Adapting stories and writing continuations for them is something of a contentious territory to operate in. To remain faithful to the original works and characters there are many components to be adhered to and for some this has felt too much of an unbearable “constraint”; too much like hard work and the finished articles this mindset produces are invariably divisive. Now a case can be made against being too faithful to an original and I am put in mind of the 80s adaptation of Why Didn’t They Ask Evans? A most faithful adaptation, which diligently includes every little plot episode. But it is also a ridiculously long film and relief tends to be feeling once you finally make it to the end. Some reading this may feel I am digressing or taking a very long time to get to my point, but I think it is important to consider what goes into a successful adaptation or continuation novel, as there are fundamental factors which must be kept in perfect balance. Fidelity to the original author’s works in terms of characters, writing style, plotting and tone etc, is one of these factors, yet by itself is no fool proof guarantee of success. A writer continuing another author’s work, not only needs to inhabit the world their predecessor created but they also need to so thoroughly understand it that they can competently and engagingly build within it new structures – be they physical buildings, plot events or new characters. Any new addition must fit within the existing colour scheme.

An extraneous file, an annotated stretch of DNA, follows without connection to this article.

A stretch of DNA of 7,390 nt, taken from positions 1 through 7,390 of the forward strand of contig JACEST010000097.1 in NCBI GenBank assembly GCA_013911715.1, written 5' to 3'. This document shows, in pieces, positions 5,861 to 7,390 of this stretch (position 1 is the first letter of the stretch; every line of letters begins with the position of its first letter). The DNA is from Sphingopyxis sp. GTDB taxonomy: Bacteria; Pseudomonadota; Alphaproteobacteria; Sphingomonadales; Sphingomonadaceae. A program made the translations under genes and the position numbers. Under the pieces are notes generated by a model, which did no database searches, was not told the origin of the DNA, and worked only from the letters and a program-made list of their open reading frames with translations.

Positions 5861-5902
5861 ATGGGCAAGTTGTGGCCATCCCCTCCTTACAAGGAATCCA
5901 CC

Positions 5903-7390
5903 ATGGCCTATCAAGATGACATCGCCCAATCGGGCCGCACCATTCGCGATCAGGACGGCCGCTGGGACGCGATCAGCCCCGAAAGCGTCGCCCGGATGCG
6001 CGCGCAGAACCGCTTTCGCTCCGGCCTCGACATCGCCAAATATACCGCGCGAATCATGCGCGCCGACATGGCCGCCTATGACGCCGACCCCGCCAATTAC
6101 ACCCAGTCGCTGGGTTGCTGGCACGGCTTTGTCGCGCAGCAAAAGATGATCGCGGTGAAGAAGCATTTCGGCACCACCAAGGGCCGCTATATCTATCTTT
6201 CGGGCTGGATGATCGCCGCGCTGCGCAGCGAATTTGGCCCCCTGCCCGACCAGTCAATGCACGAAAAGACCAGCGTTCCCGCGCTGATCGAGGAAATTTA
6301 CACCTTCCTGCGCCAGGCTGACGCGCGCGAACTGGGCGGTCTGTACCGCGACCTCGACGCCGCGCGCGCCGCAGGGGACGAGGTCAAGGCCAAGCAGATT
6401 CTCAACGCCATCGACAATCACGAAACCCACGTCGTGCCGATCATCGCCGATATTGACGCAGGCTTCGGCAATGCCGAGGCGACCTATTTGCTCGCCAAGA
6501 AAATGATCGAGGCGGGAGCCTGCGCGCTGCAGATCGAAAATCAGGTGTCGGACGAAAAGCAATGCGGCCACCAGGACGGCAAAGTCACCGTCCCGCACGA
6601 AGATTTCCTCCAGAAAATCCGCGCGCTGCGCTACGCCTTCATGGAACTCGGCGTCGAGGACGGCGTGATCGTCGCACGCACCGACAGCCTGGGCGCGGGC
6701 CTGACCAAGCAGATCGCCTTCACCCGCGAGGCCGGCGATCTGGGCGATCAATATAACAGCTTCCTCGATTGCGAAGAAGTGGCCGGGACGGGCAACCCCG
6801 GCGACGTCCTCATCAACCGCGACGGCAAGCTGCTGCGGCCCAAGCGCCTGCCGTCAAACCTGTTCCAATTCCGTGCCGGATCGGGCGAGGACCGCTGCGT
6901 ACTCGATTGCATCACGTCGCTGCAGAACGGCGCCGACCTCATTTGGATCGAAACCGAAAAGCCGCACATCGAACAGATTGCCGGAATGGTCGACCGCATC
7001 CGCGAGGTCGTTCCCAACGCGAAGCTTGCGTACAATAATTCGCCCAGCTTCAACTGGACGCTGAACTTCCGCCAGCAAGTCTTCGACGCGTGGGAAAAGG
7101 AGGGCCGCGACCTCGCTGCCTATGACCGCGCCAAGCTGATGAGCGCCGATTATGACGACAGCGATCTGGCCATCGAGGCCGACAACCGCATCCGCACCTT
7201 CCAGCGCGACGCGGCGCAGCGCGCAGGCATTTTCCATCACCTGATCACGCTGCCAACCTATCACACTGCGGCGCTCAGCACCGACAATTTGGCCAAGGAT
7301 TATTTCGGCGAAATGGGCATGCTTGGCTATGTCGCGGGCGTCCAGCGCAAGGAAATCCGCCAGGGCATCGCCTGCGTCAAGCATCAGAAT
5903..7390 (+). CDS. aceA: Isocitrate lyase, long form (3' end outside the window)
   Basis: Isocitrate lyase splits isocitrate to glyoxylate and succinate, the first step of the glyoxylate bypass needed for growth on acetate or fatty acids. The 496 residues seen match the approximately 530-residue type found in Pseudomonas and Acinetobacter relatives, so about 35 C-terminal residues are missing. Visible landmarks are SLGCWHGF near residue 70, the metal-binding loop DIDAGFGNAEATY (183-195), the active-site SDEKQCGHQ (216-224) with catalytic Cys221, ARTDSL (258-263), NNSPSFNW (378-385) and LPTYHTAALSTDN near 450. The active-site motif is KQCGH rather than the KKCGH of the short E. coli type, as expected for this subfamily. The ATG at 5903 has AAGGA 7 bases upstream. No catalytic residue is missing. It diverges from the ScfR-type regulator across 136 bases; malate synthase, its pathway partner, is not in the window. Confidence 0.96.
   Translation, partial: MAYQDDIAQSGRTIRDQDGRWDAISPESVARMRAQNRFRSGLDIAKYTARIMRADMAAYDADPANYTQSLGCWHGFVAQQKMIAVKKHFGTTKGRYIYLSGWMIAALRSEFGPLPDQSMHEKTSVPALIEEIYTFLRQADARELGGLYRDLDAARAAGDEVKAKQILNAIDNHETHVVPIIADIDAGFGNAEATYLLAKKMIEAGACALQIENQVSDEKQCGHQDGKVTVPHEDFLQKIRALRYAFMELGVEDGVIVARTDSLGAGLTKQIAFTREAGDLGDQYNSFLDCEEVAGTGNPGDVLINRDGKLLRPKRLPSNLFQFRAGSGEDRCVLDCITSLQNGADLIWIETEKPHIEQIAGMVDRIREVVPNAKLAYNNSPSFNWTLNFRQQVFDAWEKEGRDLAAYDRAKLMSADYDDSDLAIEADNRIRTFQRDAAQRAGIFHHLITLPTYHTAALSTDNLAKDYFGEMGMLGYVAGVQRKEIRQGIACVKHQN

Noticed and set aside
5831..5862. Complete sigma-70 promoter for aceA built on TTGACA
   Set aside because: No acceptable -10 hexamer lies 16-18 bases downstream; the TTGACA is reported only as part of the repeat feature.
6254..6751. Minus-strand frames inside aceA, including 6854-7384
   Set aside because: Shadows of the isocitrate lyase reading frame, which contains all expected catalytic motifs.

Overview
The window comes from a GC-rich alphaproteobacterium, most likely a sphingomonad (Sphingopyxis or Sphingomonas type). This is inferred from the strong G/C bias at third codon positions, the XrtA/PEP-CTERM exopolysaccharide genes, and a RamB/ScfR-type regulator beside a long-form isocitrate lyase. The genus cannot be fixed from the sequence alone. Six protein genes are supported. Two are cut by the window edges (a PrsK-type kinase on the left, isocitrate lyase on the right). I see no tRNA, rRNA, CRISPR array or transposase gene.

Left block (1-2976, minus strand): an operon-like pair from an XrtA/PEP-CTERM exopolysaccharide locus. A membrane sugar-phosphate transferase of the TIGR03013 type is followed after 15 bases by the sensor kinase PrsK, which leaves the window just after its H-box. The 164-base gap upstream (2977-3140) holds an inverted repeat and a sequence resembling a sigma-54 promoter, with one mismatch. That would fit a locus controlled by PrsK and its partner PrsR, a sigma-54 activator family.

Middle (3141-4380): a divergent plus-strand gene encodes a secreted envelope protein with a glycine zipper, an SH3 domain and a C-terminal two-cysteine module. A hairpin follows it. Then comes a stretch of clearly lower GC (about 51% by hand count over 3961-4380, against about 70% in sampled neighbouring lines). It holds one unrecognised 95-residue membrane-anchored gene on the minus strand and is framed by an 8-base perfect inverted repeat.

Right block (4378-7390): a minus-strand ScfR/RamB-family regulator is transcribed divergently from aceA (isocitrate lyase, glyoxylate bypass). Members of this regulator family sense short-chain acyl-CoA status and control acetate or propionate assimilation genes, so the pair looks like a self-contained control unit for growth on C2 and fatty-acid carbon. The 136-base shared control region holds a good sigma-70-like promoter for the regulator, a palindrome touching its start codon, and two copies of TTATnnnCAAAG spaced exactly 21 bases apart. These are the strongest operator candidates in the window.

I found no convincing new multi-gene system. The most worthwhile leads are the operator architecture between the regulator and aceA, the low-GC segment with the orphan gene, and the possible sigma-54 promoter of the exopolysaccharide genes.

A tall order you might say, but does Schott manage to do this?